Hopi and Navajo continue fight for water rights
KYKOTSMOVI, Ariz. - An appointee by the court recently issued a parallel ruling to accelerate judicial review of both the Hopi Tribe and Navajo Nation water rights claims in the Little Colorado River General Stream Adjudication.
Special Master Susan Ward Harris was appointed by the court hearing the case to preside over aspects of the case, which will determine water rights to the Little Colorado River Basin water resources.
In orders issued on April 13 and April 14, Harris set July 7, 2016 as the date for the Hopi Tribe to update its claims concerning the Hopi Industrial Park and Hopi Ranches, including the Aja, Clear Creek, 26 Bar, Hart and Drye ranches.
Hopi Tribal Chairman Herman G. Honanie, in response to the orders, discussed the Hopi Tribe's commitment to obtaining sufficient water to meet all of the needs of its homeland.
"The Hopi Tribal Council continues to be very focused on securing an adequate supply of good quality water for the Hopi Tribe, as water is essential to our future as a sovereign Nation," he said. "Good quality water is becoming less and less available in northern Arizona due to rapidly rising rates of use and drought conditions."
Harris also ordered the Navajo Nation to update its water rights claims, which have not been revised since 1985, according to a press release sent out by the Hopi Tribe. Harris also ordered the Arizona Department of Water Resources to prepare a Hydrologic Survey Report to provide new technical information about the Navajo Nation's claims. Harris set a final deadline of July 12, 2016 for the Navajo Nation to update its claims.
The Little Colorado River General Stream Adjudication has been pending for decades. The case was filed in Apache County Superior Court in 1978. The case will determine the priority and allocation for all water rights claims in the Little Colorado River Basin, including both surface and groundwater. Over 3,100 claimants have filed more than 11,300 claims in the case including the United States, the Hopi Tribe, the Navajo Nation, the cities of Flagstaff, Winslow and Holbrook, and farmers and ranchers throughout the Little Colorado River Basin.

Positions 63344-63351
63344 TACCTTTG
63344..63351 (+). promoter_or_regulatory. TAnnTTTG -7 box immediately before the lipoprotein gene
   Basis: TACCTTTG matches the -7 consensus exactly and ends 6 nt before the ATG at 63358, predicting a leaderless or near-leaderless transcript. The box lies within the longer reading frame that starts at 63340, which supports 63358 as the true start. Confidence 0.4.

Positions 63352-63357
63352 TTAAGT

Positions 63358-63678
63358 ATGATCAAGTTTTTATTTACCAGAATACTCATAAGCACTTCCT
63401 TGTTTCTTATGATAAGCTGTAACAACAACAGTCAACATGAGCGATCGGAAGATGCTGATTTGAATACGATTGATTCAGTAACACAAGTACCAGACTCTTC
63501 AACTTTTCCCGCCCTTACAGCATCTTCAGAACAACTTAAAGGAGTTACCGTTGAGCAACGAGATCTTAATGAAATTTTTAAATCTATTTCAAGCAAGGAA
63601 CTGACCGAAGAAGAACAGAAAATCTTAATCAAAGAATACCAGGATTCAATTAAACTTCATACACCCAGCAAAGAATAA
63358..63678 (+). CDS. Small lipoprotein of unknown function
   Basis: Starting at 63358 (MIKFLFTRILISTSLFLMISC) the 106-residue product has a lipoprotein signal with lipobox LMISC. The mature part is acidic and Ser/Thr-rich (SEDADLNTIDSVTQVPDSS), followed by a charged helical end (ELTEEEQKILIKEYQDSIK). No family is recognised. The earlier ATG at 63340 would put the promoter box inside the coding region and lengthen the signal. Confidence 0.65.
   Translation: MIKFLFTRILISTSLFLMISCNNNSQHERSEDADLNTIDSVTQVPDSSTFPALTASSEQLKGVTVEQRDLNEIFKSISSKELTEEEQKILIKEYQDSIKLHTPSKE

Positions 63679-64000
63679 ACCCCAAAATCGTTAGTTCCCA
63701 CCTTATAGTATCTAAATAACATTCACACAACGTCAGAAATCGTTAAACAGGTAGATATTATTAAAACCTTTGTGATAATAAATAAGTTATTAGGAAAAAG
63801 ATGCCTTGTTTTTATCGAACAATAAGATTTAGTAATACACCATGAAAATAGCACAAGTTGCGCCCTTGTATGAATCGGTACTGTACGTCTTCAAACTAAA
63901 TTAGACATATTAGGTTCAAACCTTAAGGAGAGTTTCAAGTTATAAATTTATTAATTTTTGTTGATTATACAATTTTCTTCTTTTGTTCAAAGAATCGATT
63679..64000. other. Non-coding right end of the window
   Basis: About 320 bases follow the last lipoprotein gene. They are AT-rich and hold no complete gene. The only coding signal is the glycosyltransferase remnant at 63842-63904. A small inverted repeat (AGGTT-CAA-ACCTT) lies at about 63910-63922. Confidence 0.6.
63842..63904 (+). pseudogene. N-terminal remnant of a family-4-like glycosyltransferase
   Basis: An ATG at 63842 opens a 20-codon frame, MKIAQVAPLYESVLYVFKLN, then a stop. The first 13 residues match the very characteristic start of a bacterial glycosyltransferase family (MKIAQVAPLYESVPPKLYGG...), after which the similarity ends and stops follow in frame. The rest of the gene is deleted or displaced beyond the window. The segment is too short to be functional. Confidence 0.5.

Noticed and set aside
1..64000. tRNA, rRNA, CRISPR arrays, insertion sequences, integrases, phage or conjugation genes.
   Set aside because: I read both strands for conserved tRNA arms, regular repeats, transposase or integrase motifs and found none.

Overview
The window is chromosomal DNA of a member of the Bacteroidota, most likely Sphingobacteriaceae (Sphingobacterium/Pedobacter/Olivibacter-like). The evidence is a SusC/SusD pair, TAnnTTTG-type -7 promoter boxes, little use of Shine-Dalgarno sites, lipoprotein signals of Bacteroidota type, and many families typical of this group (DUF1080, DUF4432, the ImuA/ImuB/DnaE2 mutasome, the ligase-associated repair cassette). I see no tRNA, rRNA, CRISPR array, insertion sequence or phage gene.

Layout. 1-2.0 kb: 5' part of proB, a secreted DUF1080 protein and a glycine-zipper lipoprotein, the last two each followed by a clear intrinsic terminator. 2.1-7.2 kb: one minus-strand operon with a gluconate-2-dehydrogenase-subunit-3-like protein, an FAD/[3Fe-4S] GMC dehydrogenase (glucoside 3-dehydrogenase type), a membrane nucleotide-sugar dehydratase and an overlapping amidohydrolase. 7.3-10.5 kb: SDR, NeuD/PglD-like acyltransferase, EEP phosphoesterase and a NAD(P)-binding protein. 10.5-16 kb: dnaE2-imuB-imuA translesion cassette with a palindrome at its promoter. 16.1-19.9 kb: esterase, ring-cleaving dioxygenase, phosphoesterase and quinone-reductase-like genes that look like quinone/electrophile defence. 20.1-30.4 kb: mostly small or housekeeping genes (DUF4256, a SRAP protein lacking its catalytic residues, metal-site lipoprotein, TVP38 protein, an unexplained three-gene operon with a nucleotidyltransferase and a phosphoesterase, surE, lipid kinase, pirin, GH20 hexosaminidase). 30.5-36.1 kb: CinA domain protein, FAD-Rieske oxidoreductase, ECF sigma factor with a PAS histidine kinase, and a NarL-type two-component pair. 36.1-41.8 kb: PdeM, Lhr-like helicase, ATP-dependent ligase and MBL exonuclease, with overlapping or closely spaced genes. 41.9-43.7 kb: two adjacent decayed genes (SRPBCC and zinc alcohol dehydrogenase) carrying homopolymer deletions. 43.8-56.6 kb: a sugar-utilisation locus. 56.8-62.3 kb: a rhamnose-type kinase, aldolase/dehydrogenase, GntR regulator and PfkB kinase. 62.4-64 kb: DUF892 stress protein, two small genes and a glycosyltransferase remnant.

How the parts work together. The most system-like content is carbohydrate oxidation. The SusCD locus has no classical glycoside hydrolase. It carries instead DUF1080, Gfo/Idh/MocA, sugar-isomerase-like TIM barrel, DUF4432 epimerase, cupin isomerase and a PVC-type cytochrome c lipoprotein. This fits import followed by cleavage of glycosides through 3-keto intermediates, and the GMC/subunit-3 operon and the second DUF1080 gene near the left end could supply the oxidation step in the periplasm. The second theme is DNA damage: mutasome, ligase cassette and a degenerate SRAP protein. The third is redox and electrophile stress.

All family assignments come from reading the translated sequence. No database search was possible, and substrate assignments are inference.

Gov. Doug Ducey, Sens. John McCain and Jeff Flake met with Navajo and Hopi Tribal leadership at the beginning of April for a discussion about Little Colorado water rights issues.
Honanie, Navajo Nation President Russell Begaye and Speaker of the Navajo Nation Council LoRenzo Bates pledged cooperation to address long-standing issues related to the Little Colorado River. The meeting also included a number of state and local government representatives and non-Indian water users.
"We live in a thirsty land," Begaye said. "We cannot provide economic development for our people without a reliable water supply."
"Water is life for both tribes," he said.
The state parties have pledged their cooperation to develop a settlement.
"Water is the defining issue for the future of our state," McCain said. "We cannot have a predictable future without completing the Indian water settlements."
Ducey echoed McCain's remarks.
"A water settlement for the Little Colorado River is a high strategic priority for Arizona," he said.
Both McCain and Flake agreed to introduce federal legislation to implement a water settlement if the parties reach agreement.
Significantly, Navajo and Hopi leaders pledged to cooperate to present a unified position.
"We are two Nations, one voice," Honanie said.
Begaye pledged to move quickly.
"Both tribes are prepared to move forward to discuss settlement," Begaye said.
Bates also pledged to support negotiations.
"Settlement for the Little Colorado is a high priority for the 23rd Navajo Nation Council," he said.
Council Delegate Alton Joe Shepherd said the process would not be easy.
"But we have learned from the previous attempt," he said. "Settlements are about compromise, but it needs to be done. Water rights is a priority of the Navajo Nation Council."
To secure water for the Hopi Reservation's present and future needs, the Hopi Tribe claims water from all available sources in the basin, and dates it priority over these resources to the beginning of time.
Hopi Tribal Council Vice Chairman Alfred Lomahquahu, a participant in the historic meetings between the two tribes, views the talks as an important opportunity to find common ground.
"Both the Hopi Tribe and the Navajo Nation have interests in securing water to preserve their traditional ways of life as well as for future economic growth," he said. "It makes sense to explore ways the tribes can work together to strengthen our position on our water rights."
The case is ongoing.
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